Waterloo Testing

Super-Secret Post
Pertaining to Month 27 and 28

The testing in Waterloo was very different than in Vancouver. With all the appointments scheduled for me at the beginning of a cycle and performed at one location, it painted an extremely detailed picture of one cycle instead of piecing together data from different points of different cycles from different specialists at appointments I had to secure for myself.

Much detail follows.

In Vancouver, the earlier tests were returned quickly and discovered a problem that would make it difficult for us to create an embryo on our own. Later tests therefore felt as though we had found the problem and were just routinely knocking off other possible causes as a formality. One test was done at a completely different point in my cycle than usual because the doctor expected it to look normal, and it did.

I wondered how more-detailed they could get than the scans and bloodwork I’d had. What could the Waterloo clinic do, short of scanning my ovaries and measuring hormones every day?

Oh wait; that’s exactly what they were planning to do, during the 8-10 days my ovaries would mature follicles and hopefully release an egg. Additionally, there was a test similar to the most-painful and invasive test from last June that we had to repeat, plus something called an endometrial biopsy which didn’t sound pleasant.

Daily internal scans weren’t fun and didn’t grow to be fun (especially since, to my disappointment, the technicians were never up for witty banter) but it is amazing how used to something you can get. I’ve since heard that this is often the case for treatment for very serious illnesses too — some people are able to get into routines no matter how strange they are. Even after the testing was done, it took me a long time to stop choosing outfits based on the ease with which I’d be able to a) change into my lovely green gown and b) roll up a sleeve for a blood test.

As always, the fact that I didn’t have a place to be every day (in fact, at this point I didn’t even have online classes because of the break I took for the move) was a huge relief. Although appointments were between 7 and 9, it definitely could have been impossible with my work placement or an average job.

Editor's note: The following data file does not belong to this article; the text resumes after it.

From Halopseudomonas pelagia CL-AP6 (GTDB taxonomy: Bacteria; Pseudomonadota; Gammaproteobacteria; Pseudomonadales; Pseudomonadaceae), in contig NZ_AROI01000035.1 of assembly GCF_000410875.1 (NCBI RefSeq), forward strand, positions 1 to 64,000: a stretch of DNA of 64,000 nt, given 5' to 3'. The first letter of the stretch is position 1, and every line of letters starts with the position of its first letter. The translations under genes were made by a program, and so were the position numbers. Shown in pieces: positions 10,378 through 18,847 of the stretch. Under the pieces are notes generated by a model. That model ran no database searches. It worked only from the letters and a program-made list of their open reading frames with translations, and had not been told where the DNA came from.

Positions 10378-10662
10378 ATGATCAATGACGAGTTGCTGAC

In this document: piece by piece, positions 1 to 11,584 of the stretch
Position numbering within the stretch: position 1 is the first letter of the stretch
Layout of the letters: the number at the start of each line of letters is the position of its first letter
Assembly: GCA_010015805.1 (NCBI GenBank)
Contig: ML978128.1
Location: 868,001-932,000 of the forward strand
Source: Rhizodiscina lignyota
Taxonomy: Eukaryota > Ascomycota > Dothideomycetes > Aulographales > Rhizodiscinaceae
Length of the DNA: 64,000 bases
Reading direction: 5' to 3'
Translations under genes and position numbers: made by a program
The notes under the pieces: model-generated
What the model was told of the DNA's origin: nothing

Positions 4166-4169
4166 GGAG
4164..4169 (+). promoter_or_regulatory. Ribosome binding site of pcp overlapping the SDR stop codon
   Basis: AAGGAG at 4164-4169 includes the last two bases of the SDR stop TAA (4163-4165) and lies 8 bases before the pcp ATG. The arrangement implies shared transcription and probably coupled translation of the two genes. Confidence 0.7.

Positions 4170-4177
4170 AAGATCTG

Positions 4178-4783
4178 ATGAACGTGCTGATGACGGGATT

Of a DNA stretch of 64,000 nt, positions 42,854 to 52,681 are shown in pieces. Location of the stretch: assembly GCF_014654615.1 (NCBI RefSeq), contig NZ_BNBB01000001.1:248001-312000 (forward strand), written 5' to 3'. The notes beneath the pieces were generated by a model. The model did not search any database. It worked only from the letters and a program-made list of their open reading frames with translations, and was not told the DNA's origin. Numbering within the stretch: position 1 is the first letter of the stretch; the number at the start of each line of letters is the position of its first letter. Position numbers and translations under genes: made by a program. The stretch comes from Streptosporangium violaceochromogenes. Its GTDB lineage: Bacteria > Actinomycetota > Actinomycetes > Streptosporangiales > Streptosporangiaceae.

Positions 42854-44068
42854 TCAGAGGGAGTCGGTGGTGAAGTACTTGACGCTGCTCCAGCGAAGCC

We also had a counseling session that felt completely disastrous. It’s depressing and I decided to put it in its own post.

In almost three straight weeks of terrible weather, the time-sensitive semen analysis landed on the only day we could trust our summer-tired car out on the roads. Success! But then I missed the bus on a Saturday and had to drive the car at a crawl to my test at 20km/h in a blizzard (lest I screw up the entire cycle by missing / being super, super late for one scan).

Also, between the end of the testing cycle and the review of our results, we found out we’d be moving to Ottawa in late May or early June, severely restricting our timeline considering I also had 6 weeks of incompatible work placement I really wanted to get out of the way in March and April.

But the awesome news was that we gathered all the test results we needed within one cycle, and after the Christmas break, returned to review them and decide next steps.

At which point we learned the local copy of all the patient files had been fried in a power flicker, and could we come back Monday to review the results when they were restored from backup? (By the way, coming from an IT background, I was just happy that they had backups at all.)

Good thing we have major privilege around ability-to-make-appointments, and delaying to Monday would still give us enough time to do something on the next cycle start, if necessary. (Nothing stings more than a tiny delay being augmented by missing a cycle start.)

On Monday, we were assured everything looked great for IVF. Instead of worrying about the long-term immediately, we agreed to start a cycle normally and see where it took us — the number of growing follicles / successfully harvested eggs / successfully grown embryos from that cycle would let us know how well I respond to treatment, and we’d go ahead and transfer one embryo back in the interest of making sure that worked, too.

We’d also be part of a clinical study trying to determine if a specific way of doing IVF is actually more effective. Our eggs would be fertilized half one way, half the other (waiving the usual charge), and the clinic would see if some embryos were healthier than others.

We took home a huge stack of consent forms and pricing information for the drugs and procedures and got to reading. I was tasked with calling the clinic on my next Day 1, and coming in on Day 3 to get everything started. From there it would be almost-daily appointments, with the clinic blissfully handling my injections (except for just one performed at home with a pen-style autoinjector). Yay — no need to do my own needles!

I let my Facebook friends know I would be going back into babymaking secrecy mode (no drinking, bouldering, etc.), warned the stage manager of the play I was in I would probably have an out-patient procedure in the middle of tech weekend for our play, and then I waited for Day 1…

Leave a Reply

Your email address will not be published. Required fields are marked *